Chances are you have never heard of Sir David Brailsford. He is the former head of the British Cycling Team who transformed Great Britain Cycling from a complete afterthought to a record-setting powerhouse. David started in his role in 2002, taking the reins of a program that had been good enough to earn only a single gold medal in 76 years of existence. Fast forward to the Beijing Games in 2008, and his team captured 7 out of a possible 10 golds. Then they ran it back and did that again at the London Games four years later. His secret to success? What he calls “the aggregation of marginal gains”. The A.M.G.
What is the A.M.G.? It starts with a thought that appears to be counterintuitive for anyone who is a long way from their goals: thinking small, not big. Brailsford is a former professional cyclist who had gotten his MBA. At one point during his program, he came across the famous case study about the success of Toyota due to their superior manufacturing process compared to much of the competition. They gained this advantage by applying a Japanese principle called kaizen, which translates to “continuous improvement”. Brailsford took this idea and applied it to his cycling team. Once they understood the core factors that drove results, they then moved to constantly improving the small details of the team’s processes to get better. They were able to gain a competitive advantage over time just like Toyota. No stone was left unturned. For example, they used a wind tunnel to better understand aerodynamics, found ways to make it easier to remove dust that could affect bike maintenance, and learned how to properly wash their hands to avoid catching colds leading up to races. They even went as far as transporting their own mattresses and pillows to events to ensure their sleep allowed them to recover as well as possible. They looked at every angle of what it took to get their team in a place to perform optimally.
None of these things would make much difference to performance on their own. In fact, some are hilarious to think about an Olympic Team doing. Taken together though these improvements proved powerful. The longer they focused on what appeared to be little things on their own, the greater the cumulative effect on the long-term output was. In other words, everything compounds. Whether you are talking about cycling, building cars, or building wealth this principle holds true. If you can aggregate a lot of little improvements to behaviors and processes over time on top of one another, the results can compound to produce huge results.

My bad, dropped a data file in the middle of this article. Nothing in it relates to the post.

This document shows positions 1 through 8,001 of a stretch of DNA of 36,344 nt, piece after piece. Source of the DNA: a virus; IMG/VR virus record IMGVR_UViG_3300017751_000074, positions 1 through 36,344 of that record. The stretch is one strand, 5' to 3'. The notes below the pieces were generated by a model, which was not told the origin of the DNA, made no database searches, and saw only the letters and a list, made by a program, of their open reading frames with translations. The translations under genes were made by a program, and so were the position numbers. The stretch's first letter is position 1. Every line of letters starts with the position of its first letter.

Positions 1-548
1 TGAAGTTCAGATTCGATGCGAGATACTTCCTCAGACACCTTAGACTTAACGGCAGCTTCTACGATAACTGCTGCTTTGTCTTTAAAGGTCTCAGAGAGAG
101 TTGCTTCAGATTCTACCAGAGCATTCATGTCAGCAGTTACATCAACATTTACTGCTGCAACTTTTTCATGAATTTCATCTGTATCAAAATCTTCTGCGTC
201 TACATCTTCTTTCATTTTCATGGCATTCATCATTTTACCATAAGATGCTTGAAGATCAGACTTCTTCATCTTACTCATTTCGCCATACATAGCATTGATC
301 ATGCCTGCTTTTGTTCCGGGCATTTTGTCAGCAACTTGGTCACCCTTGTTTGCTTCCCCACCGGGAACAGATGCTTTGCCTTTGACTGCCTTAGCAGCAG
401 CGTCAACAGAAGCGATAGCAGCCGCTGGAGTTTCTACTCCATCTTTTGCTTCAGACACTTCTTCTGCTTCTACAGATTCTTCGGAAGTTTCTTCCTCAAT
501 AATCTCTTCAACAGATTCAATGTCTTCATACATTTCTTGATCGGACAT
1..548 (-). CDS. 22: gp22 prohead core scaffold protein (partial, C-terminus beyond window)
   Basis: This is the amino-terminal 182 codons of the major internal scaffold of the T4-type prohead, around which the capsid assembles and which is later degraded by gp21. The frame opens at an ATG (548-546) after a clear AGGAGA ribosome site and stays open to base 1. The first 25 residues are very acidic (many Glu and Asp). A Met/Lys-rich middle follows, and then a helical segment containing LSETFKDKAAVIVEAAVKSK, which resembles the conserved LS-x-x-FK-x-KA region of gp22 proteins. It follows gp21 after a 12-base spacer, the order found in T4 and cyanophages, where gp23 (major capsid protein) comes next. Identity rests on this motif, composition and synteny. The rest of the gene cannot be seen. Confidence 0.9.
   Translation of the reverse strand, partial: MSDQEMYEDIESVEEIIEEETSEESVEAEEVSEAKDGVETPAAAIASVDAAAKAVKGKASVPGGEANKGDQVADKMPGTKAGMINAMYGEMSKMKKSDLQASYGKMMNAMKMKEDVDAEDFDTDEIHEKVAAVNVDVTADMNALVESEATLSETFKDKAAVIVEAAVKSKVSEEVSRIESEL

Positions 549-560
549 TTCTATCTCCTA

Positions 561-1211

Unfortunately, this applies regardless of if the behavior is good or bad, or if the process being utilized is efficient or sloppy. Benjamin Franklin had a saying that sums this up in a different way: “an ounce of prevention is worth a pound of cure”. The longer we do something poorly, the worse the long-term effect is going to be. You can think about this in regards to anything in your life and it applies. Everything compounds, so we better act accordingly.
Morgan Housel brings this back to wealth building in his book, The Psychology of Money: “Think about this in the context of how much time and effort goes into achieving 0.1% of annual investment outperformance- millions of hours of research, tens of billions of dollars…when there are two or three full percentage points of lifestyle bloat that can be exploited with less effort”. If we can consistently improve a process that helps us spend less than we make and invest some of the difference in a way that gets us a rate of return that grows above long-term inflation, we are almost assured of becoming financially independent over the long-term.
The best way to build wealth is a lot like the way Sir David built a powerhouse cycling program (only not even close to as hard or intense): through the aggregation of marginal gains. This is what a good financial plan is. Getting the foundation in place, and then constantly tweaking the process based on your psychology and new information that comes as your life evolves. The process of creating an ongoing financial plan seems counterintuitive just like Brailsford’s “think small” approach appears at first glance. However, both prove that the aggregation of marginal gains can lead to impressive results.
This approach is too boring for most people. That’s why we called it the “notorious A.M.G.”- most people don’t want to do it. There is a reason why we spend more on lottery tickets in the United States than we do movies, video games, music, sporting events, and books combined. We crave uncovering “that next big thing” that will give us financial success quickly, even though there is a proven way to get there if you have patience and remain disciplined. Hungarian stockbroker Andrè Kostolany put it best when he once said: “I can’t tell you how to get rich quickly, I can only tell you how to get poor quickly: by trying to get rich quickly.”
How 1% Performance Improvements Led to Olympic Gold, Eben Harrell- Harvard Business Review, October 30, 2015
Richer, Wiser, Happier, William Green, 2021
The Psychology of Money, Morgan Housel, 2020
Want to Get Rich Quick? Who Can Stop You?, Jason Zweig- Wall Street Journal, May 7, 2021